President-elect Biden has declared that he wants to heal the divide, and I believe him. I wholeheartedly agree with an agenda of dealing with the climate, reforming health care, education, gun laws, capital punishment, penal reform and taxing the rich. Even if I disagree about many of the methods tried in the past to deal with inequality that have only exacerbated the problems and thrown good money after bad.

But beneath Biden, in the Democratic party, is a group of mean, small-minded, and petty people who will now exacerbate the existing divide in the country. After all, over 74 million Americans voted for Trump, rather than the left. Many of his policies resonated with them, and they resented the sanctimonious, anti-religious dogmas of the politically correct bullies.

I also deplore the suppression of free speech and censorship, and the allowing of Amazon, Facebook, Google, Twitter and other companies to decide who and what we can follow online. For years these corporations have allowed vicious hatred, antisemitism, conspiracy theories, and violent threats to flood the internet — and yet all of a sudden they have selected one target for exclusion. This is the same path as censorious dictatorships like China, making even left-leaning groups like the American Civil Liberties Union concerned.

I had hoped the Democratic party would be gracious in victory, and try to heal the divide. But if the pious trolls of the party continue, they will only do the opposite.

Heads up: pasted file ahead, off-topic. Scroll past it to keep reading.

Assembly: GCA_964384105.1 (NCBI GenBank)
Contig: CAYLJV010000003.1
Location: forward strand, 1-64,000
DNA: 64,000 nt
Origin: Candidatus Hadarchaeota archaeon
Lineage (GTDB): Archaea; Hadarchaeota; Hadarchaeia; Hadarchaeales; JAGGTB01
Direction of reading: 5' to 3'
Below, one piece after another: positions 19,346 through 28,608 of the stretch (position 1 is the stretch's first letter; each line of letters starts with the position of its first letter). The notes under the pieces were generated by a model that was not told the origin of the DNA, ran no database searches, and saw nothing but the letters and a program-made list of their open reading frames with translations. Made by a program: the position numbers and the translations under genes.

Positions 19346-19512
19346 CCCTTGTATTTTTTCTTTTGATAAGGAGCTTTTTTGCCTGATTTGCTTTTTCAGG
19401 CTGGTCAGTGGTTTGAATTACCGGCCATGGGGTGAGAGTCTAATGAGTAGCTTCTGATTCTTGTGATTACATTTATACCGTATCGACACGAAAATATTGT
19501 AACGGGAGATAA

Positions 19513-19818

Despite this, the Mishna says that we should pray for the welfare of whichever government we live under. I pray for the welfare of Biden. In my old days in the United Kingdom, we used to say a prayer every Shabbat for the Queen, asking the Almighty to put a spirit of wisdom and understanding into her heart and the hearts of all her counselors, to conduct the affairs of the State in peace and prosperity for all its inhabitants. We used to make fun of the prayer as kids, knowing that the reality often fell short of the sentiments. But at least we were reminded of the hope every week.

This is a sick and dysfunctional society. If it refuses to help itself, at least we can pray for it.

The author is a rabbi and commentator living in New York.

The opinions presented by Algemeiner bloggers are solely theirs and do not represent those of The Algemeiner, its publishers or editors. If you would like to share your views with a blog post on The Algemeiner, please be in touch through our Contact page.